Some public school teachers are demanding in-person learning shut down again as the COVID-19 positivity level in NYC has risen above 9% in recent days.
A faction of the United Federation of Teachers called the Solidarity Caucus, which sued the city last fall, wants schools to go entirely remote until the virus levels drop again and vaccinations are more widespread.
"We simply need to focus our attention on remote learning at least through the rest of the winter and through part of the spring," said Lydia Howrilka, a social studies teacher at Clara Barton High School in Brooklyn who co-founded the caucus in 2014. The Solidarity Caucus has already collected more than 1,500 signatures in an online petition urging officials to close school buildings. The group has about 4,000 members, according to Howrilka. The UFT says its overall membership includes approximately 75,000 teachers and 19,000 classroom paraprofessionals.
Middle and high schools remain entirely remote already. Public schools closed for about two-and-a-half weeks in November and soon reopened for 3K, Pre-K, Kindergarten, elementary school, and students with disabilities in District 75 schools. Expanded testing mandates were put in place for students in at least first-grade or older, as well as staff.
Some parents have fiercely protested in favor of keeping schools open. Although the virus positivity rate in schools from December testing was at .68% from 100,000 tests taken between December 7th and 23rd, testing protocols, which the city describes as a "gold standard," have been scrutinized as inconsistent by some teachers.
But for Howrilka, the testing mandates aren't frequent enough, and she is concerned testing is not required for children in 3K, Pre-K, and Kindergarten classes.
"We do not want teachers to see themselves as sacrificial lambs," Howrilka said. "We don't want our UFT team members to feel like they are being forced to go into a building because they are not sick or because they don't have a family member who who is sick."
With students in elementary schools and District 75 schools returning from winter break on Monday, Howrilka fears a post-holiday surge is on the horizon as kids and teachers who may have gathered in large groups for the holidays could be unknowingly bringing the virus back to the classroom.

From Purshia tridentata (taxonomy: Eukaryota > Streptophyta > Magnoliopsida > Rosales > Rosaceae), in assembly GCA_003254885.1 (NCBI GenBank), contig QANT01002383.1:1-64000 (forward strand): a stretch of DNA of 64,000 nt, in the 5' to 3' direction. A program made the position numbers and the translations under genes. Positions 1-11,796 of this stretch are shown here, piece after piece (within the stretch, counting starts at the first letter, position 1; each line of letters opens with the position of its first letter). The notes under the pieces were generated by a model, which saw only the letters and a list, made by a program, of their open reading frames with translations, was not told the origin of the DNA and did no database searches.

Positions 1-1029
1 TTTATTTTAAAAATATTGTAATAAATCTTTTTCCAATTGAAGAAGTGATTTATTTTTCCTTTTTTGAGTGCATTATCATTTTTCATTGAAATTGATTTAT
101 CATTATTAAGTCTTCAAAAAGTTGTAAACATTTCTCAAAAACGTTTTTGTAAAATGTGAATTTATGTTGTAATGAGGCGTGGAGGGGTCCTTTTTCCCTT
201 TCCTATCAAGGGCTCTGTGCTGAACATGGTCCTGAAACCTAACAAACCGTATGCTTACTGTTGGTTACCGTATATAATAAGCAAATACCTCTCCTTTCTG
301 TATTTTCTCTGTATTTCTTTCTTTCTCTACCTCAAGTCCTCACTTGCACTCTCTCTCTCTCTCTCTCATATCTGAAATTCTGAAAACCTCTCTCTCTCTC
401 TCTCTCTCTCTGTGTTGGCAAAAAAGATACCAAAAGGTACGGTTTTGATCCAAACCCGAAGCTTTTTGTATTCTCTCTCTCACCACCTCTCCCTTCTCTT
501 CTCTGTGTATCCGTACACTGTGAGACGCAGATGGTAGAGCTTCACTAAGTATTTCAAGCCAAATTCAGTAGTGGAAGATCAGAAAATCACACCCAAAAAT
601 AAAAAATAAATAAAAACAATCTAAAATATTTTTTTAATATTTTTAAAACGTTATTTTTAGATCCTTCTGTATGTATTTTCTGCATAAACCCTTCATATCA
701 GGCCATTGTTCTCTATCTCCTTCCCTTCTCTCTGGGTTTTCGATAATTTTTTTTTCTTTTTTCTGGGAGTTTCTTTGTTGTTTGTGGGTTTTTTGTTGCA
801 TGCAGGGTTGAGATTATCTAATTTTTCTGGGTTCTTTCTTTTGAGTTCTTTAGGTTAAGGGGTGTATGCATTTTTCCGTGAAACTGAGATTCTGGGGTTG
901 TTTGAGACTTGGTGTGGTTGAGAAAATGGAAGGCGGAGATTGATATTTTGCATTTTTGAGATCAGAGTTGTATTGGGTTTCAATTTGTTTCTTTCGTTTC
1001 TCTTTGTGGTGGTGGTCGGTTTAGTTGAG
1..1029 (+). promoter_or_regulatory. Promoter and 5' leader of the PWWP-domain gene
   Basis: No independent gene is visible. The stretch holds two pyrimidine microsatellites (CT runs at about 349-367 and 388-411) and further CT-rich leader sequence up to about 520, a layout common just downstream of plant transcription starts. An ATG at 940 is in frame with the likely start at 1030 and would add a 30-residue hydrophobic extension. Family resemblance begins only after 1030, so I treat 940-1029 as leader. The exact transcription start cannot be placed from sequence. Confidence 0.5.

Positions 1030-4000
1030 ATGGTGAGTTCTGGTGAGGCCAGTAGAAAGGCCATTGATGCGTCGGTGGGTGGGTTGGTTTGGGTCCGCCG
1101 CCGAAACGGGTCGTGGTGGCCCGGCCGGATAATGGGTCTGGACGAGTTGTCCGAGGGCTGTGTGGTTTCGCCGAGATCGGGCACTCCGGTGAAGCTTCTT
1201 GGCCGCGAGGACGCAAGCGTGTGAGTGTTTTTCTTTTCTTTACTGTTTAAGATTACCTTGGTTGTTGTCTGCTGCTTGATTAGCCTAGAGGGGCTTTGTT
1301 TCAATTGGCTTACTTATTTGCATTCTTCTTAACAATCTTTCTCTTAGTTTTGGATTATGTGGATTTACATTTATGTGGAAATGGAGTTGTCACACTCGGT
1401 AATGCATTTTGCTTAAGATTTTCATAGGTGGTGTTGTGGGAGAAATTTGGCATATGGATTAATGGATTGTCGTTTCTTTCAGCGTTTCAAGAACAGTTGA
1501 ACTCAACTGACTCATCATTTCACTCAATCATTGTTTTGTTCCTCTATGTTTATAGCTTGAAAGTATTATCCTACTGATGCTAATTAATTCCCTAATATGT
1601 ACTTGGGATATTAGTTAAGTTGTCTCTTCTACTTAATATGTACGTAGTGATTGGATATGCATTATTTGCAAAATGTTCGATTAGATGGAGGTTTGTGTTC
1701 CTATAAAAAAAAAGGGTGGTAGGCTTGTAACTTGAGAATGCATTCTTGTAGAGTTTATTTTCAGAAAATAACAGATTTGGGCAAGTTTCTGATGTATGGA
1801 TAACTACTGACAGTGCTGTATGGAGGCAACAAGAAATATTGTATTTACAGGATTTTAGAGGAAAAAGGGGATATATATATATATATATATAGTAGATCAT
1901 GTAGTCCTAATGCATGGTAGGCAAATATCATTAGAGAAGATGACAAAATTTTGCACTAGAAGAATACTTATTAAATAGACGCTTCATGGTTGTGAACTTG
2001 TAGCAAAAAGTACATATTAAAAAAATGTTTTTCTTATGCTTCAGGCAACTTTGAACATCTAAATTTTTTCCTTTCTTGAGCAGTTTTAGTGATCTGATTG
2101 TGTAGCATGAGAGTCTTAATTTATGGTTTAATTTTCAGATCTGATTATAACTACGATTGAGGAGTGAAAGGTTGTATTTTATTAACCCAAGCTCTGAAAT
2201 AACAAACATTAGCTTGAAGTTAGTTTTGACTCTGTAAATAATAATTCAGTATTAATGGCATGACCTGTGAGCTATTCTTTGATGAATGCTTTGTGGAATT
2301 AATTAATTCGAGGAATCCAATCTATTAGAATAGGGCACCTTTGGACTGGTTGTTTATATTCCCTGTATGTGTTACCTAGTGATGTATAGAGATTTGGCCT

"We can't control what people do. But one thing that we can do is that we can take preventative measures, and that is closing schools, at least, for the winter," Howrilka said.
Already, 272 Department of Education buildings had been closed on the last day of school before winter break. As of December 31st, 494 classrooms were closed as well as 22 buildings under a 24-hour closure and 158 buildings under a 14-day closure. Twenty-five students and 115 staff had tested positive, for a total of 7,007 virus cases among students and staff since September 14th.
Another caucus within the union, the Movement of Rank and File Educators (MORE-UFT), also supports closing schools and going remote.
Under state guidelines, schools are supposed to close regionally at a 9% positivity rate. But because the city and state measure that rate differently, the state's rate is well below what the city has found.
NYC had a 9.08% positivity rate over a seven-day average, according to numbers de Blasio released Sunday. The state's calculations put NYC at a 6.24% positivity rate over a seven-day average.
City Hall says the city threshold for closures is determined by the state's numbers. Governor Andrew Cuomo's office did not immediately respond to questions.
A city education department spokesperson, Miranda Barbot, said in a statement: "We have the gold standard in safety measures including weekly testing and mandatory face coverings, and don’t hesitate to temporarily quarantine a classroom or building in order to keep schools safe."
"Elementary and District 75 schools will return for in person learning on Monday as we continue to closely monitor metrics across the city," Barbot said.
Mayor Bill de Blasio told NBC4 he thinks schools should stay open for the rest of the school year, but acknowledged the state decides.
The union leadership with the UFT is not advocating for any closures.
"As the medical experts predicted, there has been an increase in coronavirus infections during the holidays," a UFT spokesperson said in a statement. "Our experience so far has been that the actual infection rate in schools has been very small, including in hard-hit neighborhoods, but we will be monitoring results closely as in-school testing begins again Monday."
The union spokesperson added the rise in virus cases "underlines the urgency for the city and state to speed up distribution of the coronavirus vaccine."
Howrilka said she would be more supportive of reopening as late as April once more essential workers are vaccinated.
Teachers would be in phase 2 of the vaccination phases set by the state in an October plan, though when asked about later phases last week, a state health department spokesperson said the state remains focused on healthcare workers and nursing home residents and staff for the time being, which totals 2 million people in the state.